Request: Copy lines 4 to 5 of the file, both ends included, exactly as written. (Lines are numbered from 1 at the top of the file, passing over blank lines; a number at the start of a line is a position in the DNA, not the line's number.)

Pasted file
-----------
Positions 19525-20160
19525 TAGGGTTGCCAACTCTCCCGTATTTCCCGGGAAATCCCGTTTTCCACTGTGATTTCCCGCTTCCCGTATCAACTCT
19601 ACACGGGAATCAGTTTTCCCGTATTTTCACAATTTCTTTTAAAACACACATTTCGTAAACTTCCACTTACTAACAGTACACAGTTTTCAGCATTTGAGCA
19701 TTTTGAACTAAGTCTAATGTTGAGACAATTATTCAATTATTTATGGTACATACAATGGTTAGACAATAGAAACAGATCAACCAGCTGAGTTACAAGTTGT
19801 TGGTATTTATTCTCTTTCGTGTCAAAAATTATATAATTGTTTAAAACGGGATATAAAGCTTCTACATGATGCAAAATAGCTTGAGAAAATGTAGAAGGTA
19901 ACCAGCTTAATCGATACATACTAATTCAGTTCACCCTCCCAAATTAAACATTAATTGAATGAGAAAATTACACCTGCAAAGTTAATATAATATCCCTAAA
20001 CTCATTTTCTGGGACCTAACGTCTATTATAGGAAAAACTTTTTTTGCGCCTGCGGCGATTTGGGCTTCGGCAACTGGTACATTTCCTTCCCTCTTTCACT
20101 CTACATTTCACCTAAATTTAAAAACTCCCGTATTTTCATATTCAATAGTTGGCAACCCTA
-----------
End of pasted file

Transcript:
19701 TTTTGAACTAAGTCTAATGTTGAGACAATTATTCAATTATTTATGGTACATACAATGGTTAGACAATAGAAACAGATCAACCAGCTGAGTTACAAGTTGT
19801 TGGTATTTATTCTCTTTCGTGTCAAAAATTATATAATTGTTTAAAACGGGATATAAAGCTTCTACATGATGCAAAATAGCTTGAGAAAATGTAGAAGGTA